Cardigan Mountain School A boarding and day school for boys in grades 6 through 9

A Focus on Fun and Having a Blast

Entering its second decade as an organized sport at Cardigan, the mountain biking team is thriving, thanks to the enthusiastic dedication of the coaches and athletes who continue to build trails, teamwork, and support for each other. Even a pandemic hasn’t slowed these boys down.

In a 2011 Chronicle article, Lisa Drummond P’11,’13 recounted the last race of the mountain biking team’s inaugural season: “The rain was coming down so hard and fast that part of the race course included a raging brook rolling down boulders. The boys raced down through this trail that looked more like a river, and despite others flipping over their handlebars, all the Cardigan boys made it down without difficulty…At the end of the race, the boys were all mud-soaked, freezing, hungry, and tired–and they looked happier than ever.”

Not much has changed in the ten years since former history teacher Mike Fitzgerald started a mountain biking team at Cardigan. The boys continue to have grit and perseverance, and fun continues to be their focus, no matter the weather, no matter the terrain. 

What has changed is the size of the team. In 2010 with only two coaches (Mr. Fitzgerald and English teacher Alex Gray H’12, P’14,’16), the team was limited to only 12 riders, but by the fall of 2019, the program had grown to accommodate 30 plus riders; with four teams and eight coaches, there is room for every kind of rider from beginner to advanced. Even the pandemic has not slowed its momentum; this fall 34 student-athletes are sending it with the team every afternoon.

Cardigan's Mountain Biking Team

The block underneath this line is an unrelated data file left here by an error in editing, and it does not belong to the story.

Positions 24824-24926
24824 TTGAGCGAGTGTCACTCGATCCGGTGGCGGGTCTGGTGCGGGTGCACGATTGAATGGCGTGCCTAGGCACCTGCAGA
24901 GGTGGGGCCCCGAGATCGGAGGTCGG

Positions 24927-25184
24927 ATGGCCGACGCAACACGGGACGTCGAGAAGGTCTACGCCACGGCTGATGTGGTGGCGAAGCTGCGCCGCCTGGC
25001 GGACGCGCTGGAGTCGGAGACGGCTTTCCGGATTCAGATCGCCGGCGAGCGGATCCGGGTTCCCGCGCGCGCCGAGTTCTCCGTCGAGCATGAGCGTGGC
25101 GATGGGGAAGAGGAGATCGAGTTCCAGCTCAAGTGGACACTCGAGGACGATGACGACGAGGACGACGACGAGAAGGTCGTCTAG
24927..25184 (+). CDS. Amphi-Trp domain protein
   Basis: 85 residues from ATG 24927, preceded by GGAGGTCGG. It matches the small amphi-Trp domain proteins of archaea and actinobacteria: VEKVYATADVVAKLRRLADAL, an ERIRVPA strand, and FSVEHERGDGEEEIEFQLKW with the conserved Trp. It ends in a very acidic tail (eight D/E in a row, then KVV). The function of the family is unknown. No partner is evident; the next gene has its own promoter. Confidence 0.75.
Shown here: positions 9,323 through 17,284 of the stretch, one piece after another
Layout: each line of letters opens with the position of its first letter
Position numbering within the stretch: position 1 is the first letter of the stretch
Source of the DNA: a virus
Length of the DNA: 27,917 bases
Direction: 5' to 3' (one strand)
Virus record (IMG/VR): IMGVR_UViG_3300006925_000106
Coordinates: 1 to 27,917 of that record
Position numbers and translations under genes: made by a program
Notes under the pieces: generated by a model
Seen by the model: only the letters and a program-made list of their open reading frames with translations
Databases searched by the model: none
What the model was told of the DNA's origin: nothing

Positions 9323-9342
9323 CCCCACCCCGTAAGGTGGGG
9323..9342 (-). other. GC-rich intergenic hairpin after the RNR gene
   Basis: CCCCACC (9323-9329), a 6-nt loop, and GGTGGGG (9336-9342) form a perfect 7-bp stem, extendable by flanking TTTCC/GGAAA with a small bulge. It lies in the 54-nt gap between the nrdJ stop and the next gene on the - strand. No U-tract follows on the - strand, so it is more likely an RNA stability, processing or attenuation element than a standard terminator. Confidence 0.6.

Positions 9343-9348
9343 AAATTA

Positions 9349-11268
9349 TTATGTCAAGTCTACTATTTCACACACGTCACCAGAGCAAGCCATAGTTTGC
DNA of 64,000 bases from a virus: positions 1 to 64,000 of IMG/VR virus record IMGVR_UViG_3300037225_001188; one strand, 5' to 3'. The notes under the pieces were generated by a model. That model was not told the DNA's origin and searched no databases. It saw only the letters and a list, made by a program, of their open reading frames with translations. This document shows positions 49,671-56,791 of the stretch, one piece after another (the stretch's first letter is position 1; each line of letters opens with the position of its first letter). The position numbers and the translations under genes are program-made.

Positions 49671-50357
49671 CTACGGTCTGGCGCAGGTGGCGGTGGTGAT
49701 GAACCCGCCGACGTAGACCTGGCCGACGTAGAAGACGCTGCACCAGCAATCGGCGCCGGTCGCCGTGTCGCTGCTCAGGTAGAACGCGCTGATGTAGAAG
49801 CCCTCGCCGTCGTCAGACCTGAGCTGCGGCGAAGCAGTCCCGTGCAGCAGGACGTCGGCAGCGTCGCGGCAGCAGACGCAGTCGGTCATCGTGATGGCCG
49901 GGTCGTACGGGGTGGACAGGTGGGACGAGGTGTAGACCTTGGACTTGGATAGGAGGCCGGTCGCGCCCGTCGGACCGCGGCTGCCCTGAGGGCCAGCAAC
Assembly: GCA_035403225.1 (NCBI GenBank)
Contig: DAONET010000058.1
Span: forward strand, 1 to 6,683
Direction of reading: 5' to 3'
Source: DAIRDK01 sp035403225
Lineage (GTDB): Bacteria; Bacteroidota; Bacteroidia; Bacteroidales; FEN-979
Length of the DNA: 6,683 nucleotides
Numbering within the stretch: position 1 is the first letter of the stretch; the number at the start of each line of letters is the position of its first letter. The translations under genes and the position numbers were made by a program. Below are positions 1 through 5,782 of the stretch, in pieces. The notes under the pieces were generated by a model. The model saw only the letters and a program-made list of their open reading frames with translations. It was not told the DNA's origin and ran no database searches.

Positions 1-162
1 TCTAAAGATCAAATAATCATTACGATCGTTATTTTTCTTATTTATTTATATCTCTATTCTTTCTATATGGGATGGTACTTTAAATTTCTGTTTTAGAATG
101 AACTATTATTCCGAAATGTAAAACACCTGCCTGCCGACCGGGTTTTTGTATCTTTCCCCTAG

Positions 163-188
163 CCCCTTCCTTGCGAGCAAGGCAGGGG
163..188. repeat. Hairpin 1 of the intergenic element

The growth of the team, says Mr. Gray is, in large part, due to Athletic Director Ryan Frost: “He has been unbelievably supportive, providing the resources, tools, and encouragement necessary to successfully develop the program.”

The trail network on which the boys train has expanded as well. Countless local networks have sprung up throughout the region and, during a normal season, at least once a week the boys get off campus and challenge themselves to long rides on the single-track labyrinths that snake their way through the New Hampshire and Vermont forests. But the boys also now train on their own eight-mile network of trails right on campus. Designed and constructed by the coaches during summer vacations and long weekends, the trails are a combination of machine-built and rake-and-ride, winding through the fields and woods surrounding the School. Students also help out, taking a break from riding once a week to maintain and upgrade the trails.

“When Mr. Fitzgerald was first building the trails,” says Mr. Nevins, “he took note of the features on other courses he was riding and incorporated them into the Cardigan trails. We’ve tried to maintain that tradition. It means that the kids get a lot of practice on technical terrain and learn how to ride just about everything.”